Nutrient Profile20

Macronutrient Profile: (Per 100 grams [approx. 4 dates])

277 calories
1.8 g protein
75 g carbohydrate
0.2 g fat

Secondary Metabolites: (Per 100 grams [approx. 4 dates])

Excellent source of:

Dietary Fiber: 6.7 g (26.8% DV)

Very good source of:

Potassium: 696 mg (19.8% DV)
Manganese: 0.3 mg (15% DV)
Magnesium: 54 mg (13.5% DV)
Vitamin B6: 0.25 mg (12.5% DV)

Good source of:

Niacin: 1.6 mg (8% DV)
Calcium: 64 mg (6.4% DV)
Phosphorus: 62 mg (6.2% DV)
Iron: 1 mg (5.6% DV)

Also provides:

Folate: 15 mcg (3.8% DV)
Riboflavin: 0.06 mg (3.5% DV)
Vitamin K: 2.7 mcg (3.4% DV)
Thiamin: 0.05 mg (3.3% DV)
Vitamin A: 149 IU (3% DV)

DV = Daily Value as established by the US Food and Drug Administration, based on a 2,000-calorie diet.

 

Recipe: Goat Cheese-Stuffed Dates

Adapted from Martha Stewart21

Ingredients:

  • 12 large Medjool dates, pitted
  • 1/4 cup (2 ounces) soft goat cheese
  • 12 pecan halves

Directions:

  1. Make a lengthwise slit through each date without cutting through it entirely. Fill each date with a teaspoon of the goat cheese and top each with a pecan half.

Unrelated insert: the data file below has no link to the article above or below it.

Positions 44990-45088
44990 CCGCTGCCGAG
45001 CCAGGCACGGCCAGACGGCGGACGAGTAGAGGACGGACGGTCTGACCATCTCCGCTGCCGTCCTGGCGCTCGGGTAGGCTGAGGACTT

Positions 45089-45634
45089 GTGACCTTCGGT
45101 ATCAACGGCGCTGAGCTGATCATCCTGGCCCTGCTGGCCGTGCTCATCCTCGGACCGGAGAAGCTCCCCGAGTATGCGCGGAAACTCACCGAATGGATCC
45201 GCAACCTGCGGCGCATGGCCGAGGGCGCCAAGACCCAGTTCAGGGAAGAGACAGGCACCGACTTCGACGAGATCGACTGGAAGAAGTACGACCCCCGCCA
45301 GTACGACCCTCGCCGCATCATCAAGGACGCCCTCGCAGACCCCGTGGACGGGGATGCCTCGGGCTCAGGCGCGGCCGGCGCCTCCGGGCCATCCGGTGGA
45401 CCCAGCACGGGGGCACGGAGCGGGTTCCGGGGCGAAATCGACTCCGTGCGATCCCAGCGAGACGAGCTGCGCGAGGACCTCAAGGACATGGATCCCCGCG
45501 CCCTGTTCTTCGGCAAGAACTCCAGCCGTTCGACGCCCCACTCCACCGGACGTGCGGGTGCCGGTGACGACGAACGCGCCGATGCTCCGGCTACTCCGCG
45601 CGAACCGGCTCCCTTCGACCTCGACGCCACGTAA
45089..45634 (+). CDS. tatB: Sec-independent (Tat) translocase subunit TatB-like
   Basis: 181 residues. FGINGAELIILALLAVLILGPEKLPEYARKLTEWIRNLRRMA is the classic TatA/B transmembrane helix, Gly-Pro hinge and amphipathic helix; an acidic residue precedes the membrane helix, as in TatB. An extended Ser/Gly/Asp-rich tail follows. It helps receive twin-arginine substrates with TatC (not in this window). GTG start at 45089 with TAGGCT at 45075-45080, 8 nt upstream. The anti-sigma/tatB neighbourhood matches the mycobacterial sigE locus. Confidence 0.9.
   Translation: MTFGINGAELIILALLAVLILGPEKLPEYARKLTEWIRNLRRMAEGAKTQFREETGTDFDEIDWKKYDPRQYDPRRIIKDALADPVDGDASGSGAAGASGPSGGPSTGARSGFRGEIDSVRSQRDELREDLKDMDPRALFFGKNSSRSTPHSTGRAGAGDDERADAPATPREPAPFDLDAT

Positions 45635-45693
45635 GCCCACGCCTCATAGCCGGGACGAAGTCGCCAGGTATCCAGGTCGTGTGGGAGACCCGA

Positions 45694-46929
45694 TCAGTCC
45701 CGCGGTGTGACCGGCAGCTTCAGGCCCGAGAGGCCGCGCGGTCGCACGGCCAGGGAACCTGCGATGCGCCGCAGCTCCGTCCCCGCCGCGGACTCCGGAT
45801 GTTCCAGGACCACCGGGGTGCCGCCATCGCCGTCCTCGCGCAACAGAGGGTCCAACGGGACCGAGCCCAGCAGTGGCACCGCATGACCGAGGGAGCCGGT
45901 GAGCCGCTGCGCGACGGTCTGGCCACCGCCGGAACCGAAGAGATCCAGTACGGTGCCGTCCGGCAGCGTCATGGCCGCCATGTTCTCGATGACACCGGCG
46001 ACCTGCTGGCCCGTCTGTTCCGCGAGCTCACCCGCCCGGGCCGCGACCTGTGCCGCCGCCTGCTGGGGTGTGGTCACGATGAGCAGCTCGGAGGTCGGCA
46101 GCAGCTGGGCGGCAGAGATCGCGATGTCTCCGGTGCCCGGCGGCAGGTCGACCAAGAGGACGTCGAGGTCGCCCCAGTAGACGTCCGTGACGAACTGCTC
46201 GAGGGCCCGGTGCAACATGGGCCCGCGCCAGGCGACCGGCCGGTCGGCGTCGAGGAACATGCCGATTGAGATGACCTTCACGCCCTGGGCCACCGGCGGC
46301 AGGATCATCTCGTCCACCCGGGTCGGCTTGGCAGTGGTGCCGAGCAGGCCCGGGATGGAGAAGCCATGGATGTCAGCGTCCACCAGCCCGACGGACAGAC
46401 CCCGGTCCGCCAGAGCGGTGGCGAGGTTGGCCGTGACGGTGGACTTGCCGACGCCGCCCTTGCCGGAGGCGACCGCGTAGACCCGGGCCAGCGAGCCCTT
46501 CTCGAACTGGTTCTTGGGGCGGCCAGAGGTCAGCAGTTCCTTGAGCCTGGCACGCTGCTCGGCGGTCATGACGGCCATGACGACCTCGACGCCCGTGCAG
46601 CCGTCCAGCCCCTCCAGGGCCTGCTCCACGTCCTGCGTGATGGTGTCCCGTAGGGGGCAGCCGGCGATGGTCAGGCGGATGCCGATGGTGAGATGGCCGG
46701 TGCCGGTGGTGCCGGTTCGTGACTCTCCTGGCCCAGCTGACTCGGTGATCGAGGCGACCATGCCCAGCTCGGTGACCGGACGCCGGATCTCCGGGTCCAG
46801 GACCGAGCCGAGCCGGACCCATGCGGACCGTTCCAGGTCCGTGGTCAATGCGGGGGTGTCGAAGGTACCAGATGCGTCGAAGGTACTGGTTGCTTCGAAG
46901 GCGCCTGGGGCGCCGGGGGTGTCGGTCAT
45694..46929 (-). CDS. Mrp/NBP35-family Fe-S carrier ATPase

References

Ateeq A, Sunil SD, Varun SK, Santosh MK. Phoenix dactylifera Linn. (Pind Kharjura): A review article. Int J Res Ayurveda Pharm. 2013;4(3):447-451.

El Hadrami A, Al-Khayri JM. Socioeconomic and traditional importance of date palm. Emir J Food Agric. 2012;24(5):371-385.

Mallhi TH, Imran M, Qadir MI, Ali M, Ahmad B, Khan YH, Rehman AU. Ajwa date (Phoenix dactylifera): An emerging plant in pharmacological research. Pak J Pharm Sci. 2014;27(3):607-617.

van Wyk B-E. Food Plants of the World. Portland, OR: Timber Press; 2006.

National Geographic Society. Edible: An Illustrated Guide to the World’s Food Plants. Lane Cove, NSW, Australia: National Geographic Society; 2008.

Abdul Afiq MJ, Abdul Rahman R, Che Man YB, Al-Kahtani HA, Mansor TST. Date seed and date seed oil. Int Food Res J. 2013;20(5):2035-2043.

Ashraf Z, Hamidi-Esfahani Z. Date and date processing : A review. Food Rev Int. 2011;27:101-133. doi:10.1080/87559129.2010.535231.

Taleb H, Maddocks SE, Morris RK, Kanekanian AD. Chemical characterisation and the anti-inflammatory, anti-angiogenic and antibacterial properties of date fruit (Phoenix dactylifera L.). J Ethnopharmacol. 2016;194:457-468.

Shi LE, Zheng W, Aleid SM, Tang ZX. Date pits : Chemical composition, nutritional and medicinal Values, utilization. Crop Sci. 2014;54:1322-1331. doi:10.2135/cropsci2013.05.0296.

Hossain MZ, Waly MI, Singh V, Sequeira V, Rahman MS. Chemical composition of date-pits and its potential for developing a value-added product – a review. Pol J Food Nutr Sci. 2014;64(4):215-226. doi:10.2478/pjfns-2013-0018.